Skip to main content

Watch SpaceX’s larger Starship prototype take its first ‘hop’

SpaceX has performed a successful “hop” test of a rocket that could one day carry astronauts to the moon, Mars, and beyond.

The test of Starship SN5 — it’s largest Starship prototype to date — took place on the evening of Tuesday, August 5, at SpaceX’s facility in Boca Chica, Texas.

SpaceX CEO Elon Musk retweeted a video of the event, which saw the 50-meter-long rocket, powered by a single Raptor engine, rise around 150 meters into the air before slowly returning to the ground and landing upright.

LAUNCH! Starship SN5 has launched on a 150 meter test hop at SpaceX Boca Chica.

Under the power of Raptor SN27, SN5 has conducted what looks like a successful flight!

Listen to the SpaceXers cheer!

Mary (@BocaChicaGal) filming history!


— Chris B – NSF (@NASASpaceflight) August 4, 2020

The successful effort followed two recently aborted attempts, one on Monday and another earlier on Tuesday. It also came a week after the commercial space company conducted a successful static fire test of the Raptor engine at the same site.

When fully developed, the Starship spacecraft and Super Heavy rocket (together referred to as Starship) will be a fully reusable transportation system capable of carrying up to 100 people and cargo to Earth orbit, the moon, Mars, and possibly even further.

Starship will launch atop the massive first-stage Super Heavy rocket, which will be powered by 31 Raptor engines. Once in space, Starship will use six Raptor engines for travel between different destinations, with the ability to land back on Earth or another planet.

Last summer SpaceX performed two hops with a shorter, now-retired version of Starship, but this larger prototype, which is basically the rocket without its top, is the current focus of the SpaceX team.

But it hasn’t all been smooth sailing as several of the SN vehicles have failed in testing, with both the SN1 and SN4 suffering catastrophic destruction. Tuesday’s successful effort, however, will be a big boost for the team.

Musk said recently that he was keen for SpaceX to ramp up work on the Starship project, telling his team to consider it the “top priority” moving forward.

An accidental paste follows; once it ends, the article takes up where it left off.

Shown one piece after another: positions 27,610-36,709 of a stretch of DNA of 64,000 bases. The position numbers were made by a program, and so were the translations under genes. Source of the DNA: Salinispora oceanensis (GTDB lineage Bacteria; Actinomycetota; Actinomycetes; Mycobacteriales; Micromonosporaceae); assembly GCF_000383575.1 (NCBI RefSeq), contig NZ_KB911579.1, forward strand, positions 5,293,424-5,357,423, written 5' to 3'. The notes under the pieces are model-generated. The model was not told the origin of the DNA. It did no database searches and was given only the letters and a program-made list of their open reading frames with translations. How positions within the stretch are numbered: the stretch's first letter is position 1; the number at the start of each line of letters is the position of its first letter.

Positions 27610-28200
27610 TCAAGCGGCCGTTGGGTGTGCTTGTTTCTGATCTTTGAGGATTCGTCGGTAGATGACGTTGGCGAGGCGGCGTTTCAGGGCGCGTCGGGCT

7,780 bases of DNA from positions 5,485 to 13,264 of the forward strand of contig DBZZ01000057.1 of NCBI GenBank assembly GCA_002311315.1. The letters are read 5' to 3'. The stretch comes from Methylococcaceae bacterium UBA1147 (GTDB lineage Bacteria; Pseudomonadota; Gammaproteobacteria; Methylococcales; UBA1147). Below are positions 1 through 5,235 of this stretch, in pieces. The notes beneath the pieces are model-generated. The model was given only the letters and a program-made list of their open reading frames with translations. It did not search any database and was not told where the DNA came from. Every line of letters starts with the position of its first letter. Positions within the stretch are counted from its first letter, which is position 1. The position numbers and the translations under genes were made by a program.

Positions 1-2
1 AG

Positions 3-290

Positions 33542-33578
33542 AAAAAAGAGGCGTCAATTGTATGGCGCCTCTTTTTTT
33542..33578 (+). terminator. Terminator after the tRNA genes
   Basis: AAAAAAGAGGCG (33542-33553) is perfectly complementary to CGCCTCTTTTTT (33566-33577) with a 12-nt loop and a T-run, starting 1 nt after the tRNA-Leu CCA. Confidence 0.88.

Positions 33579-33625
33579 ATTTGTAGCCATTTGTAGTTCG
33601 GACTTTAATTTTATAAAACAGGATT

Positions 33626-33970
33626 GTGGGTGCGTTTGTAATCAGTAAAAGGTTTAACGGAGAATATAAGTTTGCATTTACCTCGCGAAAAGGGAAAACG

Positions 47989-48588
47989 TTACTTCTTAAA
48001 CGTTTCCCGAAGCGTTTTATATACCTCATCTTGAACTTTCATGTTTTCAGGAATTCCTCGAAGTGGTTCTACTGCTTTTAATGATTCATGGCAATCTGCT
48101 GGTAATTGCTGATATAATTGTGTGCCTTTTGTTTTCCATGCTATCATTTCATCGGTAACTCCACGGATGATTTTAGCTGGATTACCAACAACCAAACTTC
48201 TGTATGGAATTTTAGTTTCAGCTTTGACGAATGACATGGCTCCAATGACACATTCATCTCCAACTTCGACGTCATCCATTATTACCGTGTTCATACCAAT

If future testing proceeds without any major issues, Starship could make an uncrewed landing on the moon in the next couple of years, ahead of a more ambitious astronaut mission.

Editors' Recommendations

Trevor Mogg
Contributing Editor
Not so many moons ago, Trevor moved from one tea-loving island nation that drives on the left (Britain) to another (Japan)…
SpaceX Starship makes it off the pad, but is lost during second test flight
Starship on the launch pad ahead of the second orbital flight test on November 11, 2023.

SpaceX has performed a second integrated test flight of its Starship, the world's most powerful rocket. The Starship made it off the launchpad and survived through stage separation, but communication with the spacecraft was lost near the end of its engine burn.

The rocket made it further in this test than it did in its previous test flight in April this year when it took off from the pad, but exploded before stage separation.

Read more
SpaceX needs good weather for Starship launch. Here’s how it’s looking
SpaceX's Starship on the launchpad.

SpaceX is making final preparations to send the Starship to orbit on in what will be only the second test flight of the 400-foot-tall rocket.

The company had originally hoped to launch on Friday but has had to carry out some extra work that's caused a 24-hour delay.

Read more
SpaceX given green light to send mighty Starship rocket skyward
A Super Heavy booster on the launchpad at SpaceX's site in Texas.

A Super Heavy booster on the launchpad at SpaceX's site in Texas. SpaceX / SpaceX

SpaceX has been given the green light to send its Super Heavy rocket and Starship spacecraft skyward in what will be only the second test launch of the world's most powerful spaceflight system.

Read more